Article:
Iowa CITY, Iowa - The pitchforks are out. Not every person in Hawkeye Nation holds one, but some of the die-hards or fickle fans are looking to maim someone.
We need to blame in today's sports world. Shoot, people owe us a pound of flesh if they slip up in society and offend our beliefs. Athletics are its microcosm.
It makes sense. Fans spend money (lots of it in certain cases) and also invest emotionally for years. That's especially true when you're talking about their alma maters.
So, after Iowa's 9-6 home loss to rival Iowa State on Saturday, the blame train gathered steam as it left Kinnick Stadium. The criticisms levied at college players becomes closer to that received by their NFL counterparts with each passing season.
It's tough to say who is public enemy No. 1 on the Hawkeyes sideline. Head Coach Kirk Ferentz and James Vandenberg, his quarterback, are the top contenders. Fire the coach and bench the starting quarterback sit among death and taxes.
There are others receiving criticism. Receivers and tight ends are answering questions about dropped passes. Defenders are asked about missed tackles.
All of these areas, and others, have combined to hurt Iowa through two games. The Hawkeyes have looked way too out of sync for it just to be one person, position or unit. We can save a lot of time by reaching that conclusion or we can hold a public flogging.
The Iowa coaches and players know they're not very good right now. We get tired of hearing them say that they "just need to get better" but they speak the truth.
"It is what it is, and we just have to keep working and playing," Ferentz said Saturday after answering multiple questions about the team's deficiencies.
A more sensible debate occurs when you examine whether or not this team can get better. To a degree, we don't know the answers to that question. Iowa just doesn't have a lot of proven talent.
We knew coming into the season that growth would be necessary for this team to be good. We've learned that the advancement needs to come on offense instead of the other side of the ball as originally predicted by most people.
The defense has done its job. Ferentz and the players on that unit pointed to the way the Cyclones marched down the field for a touchdown on the game's opening drive as a knock on Saturday's performance.
Sorry. The Hawkeyes created four turnovers and the offense put up a total of three points off of them. They made ISU QB Steele Jantz work unlike a year earlier.
Iowa also has performed admirably on special teams, another area of concern coming into the year.
True freshmen Connor Kornbrath has yet to make anyone forget Reggie Roby, but he hasn't crippled his team with his punting. Kicker Mike Meyer is 6 for 7 on field goals and kick coverage has been improved over a year ago.
So, if you're looking for a silver lining from this devastating 1-1 start, two of the three phases arguably have outperformed preseason expectations. If they can continue that level of play, or close to it, the offense just has to be passable.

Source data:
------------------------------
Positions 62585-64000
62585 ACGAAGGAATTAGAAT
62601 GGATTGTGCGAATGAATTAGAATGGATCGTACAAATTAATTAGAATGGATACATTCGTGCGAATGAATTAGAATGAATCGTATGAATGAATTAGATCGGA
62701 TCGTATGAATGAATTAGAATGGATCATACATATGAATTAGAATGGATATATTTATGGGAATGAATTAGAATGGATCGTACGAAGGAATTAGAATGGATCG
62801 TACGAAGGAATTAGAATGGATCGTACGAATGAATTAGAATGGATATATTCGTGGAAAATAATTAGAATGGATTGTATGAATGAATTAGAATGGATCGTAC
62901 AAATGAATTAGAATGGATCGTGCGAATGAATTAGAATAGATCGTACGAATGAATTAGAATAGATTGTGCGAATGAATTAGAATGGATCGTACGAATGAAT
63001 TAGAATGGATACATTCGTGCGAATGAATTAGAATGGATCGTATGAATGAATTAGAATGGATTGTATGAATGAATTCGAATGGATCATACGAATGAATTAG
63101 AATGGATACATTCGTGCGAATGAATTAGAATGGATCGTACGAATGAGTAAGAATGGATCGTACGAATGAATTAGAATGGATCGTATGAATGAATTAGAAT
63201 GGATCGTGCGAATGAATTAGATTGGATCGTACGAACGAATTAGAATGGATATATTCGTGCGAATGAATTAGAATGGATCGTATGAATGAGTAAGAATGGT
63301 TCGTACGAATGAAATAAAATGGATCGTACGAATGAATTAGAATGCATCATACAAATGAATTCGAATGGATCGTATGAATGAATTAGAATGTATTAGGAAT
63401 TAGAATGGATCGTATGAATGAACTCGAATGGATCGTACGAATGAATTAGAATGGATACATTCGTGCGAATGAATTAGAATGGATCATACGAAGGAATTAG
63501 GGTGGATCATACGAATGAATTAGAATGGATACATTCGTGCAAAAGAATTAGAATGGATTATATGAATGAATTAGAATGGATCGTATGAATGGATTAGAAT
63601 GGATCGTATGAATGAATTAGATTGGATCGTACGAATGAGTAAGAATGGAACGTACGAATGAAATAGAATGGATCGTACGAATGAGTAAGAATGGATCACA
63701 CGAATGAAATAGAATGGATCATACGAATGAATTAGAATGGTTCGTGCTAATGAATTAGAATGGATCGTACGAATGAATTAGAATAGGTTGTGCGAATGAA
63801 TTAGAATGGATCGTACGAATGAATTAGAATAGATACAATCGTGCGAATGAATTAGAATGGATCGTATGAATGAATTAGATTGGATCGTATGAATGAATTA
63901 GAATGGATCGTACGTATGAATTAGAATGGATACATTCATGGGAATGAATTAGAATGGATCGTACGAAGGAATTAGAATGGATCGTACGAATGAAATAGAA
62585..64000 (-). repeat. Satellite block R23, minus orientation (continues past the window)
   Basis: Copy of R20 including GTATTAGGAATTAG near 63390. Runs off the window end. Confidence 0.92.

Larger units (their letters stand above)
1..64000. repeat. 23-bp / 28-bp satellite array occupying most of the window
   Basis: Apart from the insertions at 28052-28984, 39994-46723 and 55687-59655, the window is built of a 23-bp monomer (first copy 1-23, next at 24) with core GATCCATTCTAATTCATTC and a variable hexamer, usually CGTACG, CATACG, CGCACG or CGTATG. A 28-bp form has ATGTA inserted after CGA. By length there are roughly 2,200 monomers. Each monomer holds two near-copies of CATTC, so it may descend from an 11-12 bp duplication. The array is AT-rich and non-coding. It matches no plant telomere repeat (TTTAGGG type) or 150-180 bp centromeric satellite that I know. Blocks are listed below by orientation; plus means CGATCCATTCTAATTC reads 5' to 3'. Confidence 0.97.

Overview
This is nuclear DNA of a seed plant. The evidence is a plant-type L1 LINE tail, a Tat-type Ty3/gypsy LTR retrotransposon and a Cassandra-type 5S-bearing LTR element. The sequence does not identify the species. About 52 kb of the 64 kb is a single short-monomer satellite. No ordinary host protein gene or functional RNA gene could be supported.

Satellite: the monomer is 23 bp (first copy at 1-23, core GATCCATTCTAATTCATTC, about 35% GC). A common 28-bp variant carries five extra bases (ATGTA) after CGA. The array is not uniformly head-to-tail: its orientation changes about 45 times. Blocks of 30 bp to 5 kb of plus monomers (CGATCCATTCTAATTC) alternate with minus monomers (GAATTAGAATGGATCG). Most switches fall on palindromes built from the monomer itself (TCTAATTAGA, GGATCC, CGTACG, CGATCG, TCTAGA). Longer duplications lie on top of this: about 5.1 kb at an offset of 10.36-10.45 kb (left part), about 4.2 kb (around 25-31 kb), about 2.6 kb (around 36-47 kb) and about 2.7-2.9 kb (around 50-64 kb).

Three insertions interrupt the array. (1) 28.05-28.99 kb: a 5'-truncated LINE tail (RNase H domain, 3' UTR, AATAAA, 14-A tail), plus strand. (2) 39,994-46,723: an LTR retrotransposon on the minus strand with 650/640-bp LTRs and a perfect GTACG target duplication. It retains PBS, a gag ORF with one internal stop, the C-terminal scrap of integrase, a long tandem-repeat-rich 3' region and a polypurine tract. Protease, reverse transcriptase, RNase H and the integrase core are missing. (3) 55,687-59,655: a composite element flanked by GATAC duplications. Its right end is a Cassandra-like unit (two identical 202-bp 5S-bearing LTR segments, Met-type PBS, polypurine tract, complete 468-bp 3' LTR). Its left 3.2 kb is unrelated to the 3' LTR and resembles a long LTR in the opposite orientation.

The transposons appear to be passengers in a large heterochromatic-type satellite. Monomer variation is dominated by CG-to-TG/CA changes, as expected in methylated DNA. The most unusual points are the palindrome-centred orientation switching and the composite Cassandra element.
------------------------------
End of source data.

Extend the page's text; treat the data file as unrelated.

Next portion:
"I don't think we are that far away but you know, things really have to be clean and crisp right now for us to execute," Ferentz said.
Ten games remain for that to happen. There's a senior quarterback that threw for 25 touchdowns and 3,022 yards a year ago. The offensive line is solid and getting better.
It's not complicated. Vandenberg needs to make better throws and decisions. Receivers and tight ends have to catch the ball when he does.
Iowa has been afforded a lot of opportunities on offense the last two weeks. It's moved the ball well at times, including at the end of Saturday's game. You can see the potential to score points.
The offense hasn't taken a lot of chances. Some of that has to do with not wanting to put an inexperienced defense in the hole with an interception or fumble. Players also are adjusting to some offensive changes with new coordinator Greg Davis.
But more than anything, these are Kirk Ferentz's Hawkeyes. It wouldn't matter if you were a coordinator, it's going to be his philosophy. It's won a lot of football games in Iowa City.
This just in, the coach is conservative. There aren't smoke and mirrors in the attack. It's about execution and limiting mistakes.
The approach put Iowa in position to beat what many analysts feel is a more talented Cyclone team on Saturday. The naysayers would counter that it almost cost the team against underdog Northern Illinois.
Like Ferentz said, it is what it is. Everyone should be used to it after 13 plus years.
"It's one loss," Iowa senior Micah Hyde said. "We still have 10 games left. Tough game last week. Tough game this week. We just keep pushing forward."
There's a good chance the rest of the season is filled with close games. We'll see where it goes.
Believe it or not, there are signs of better days ahead.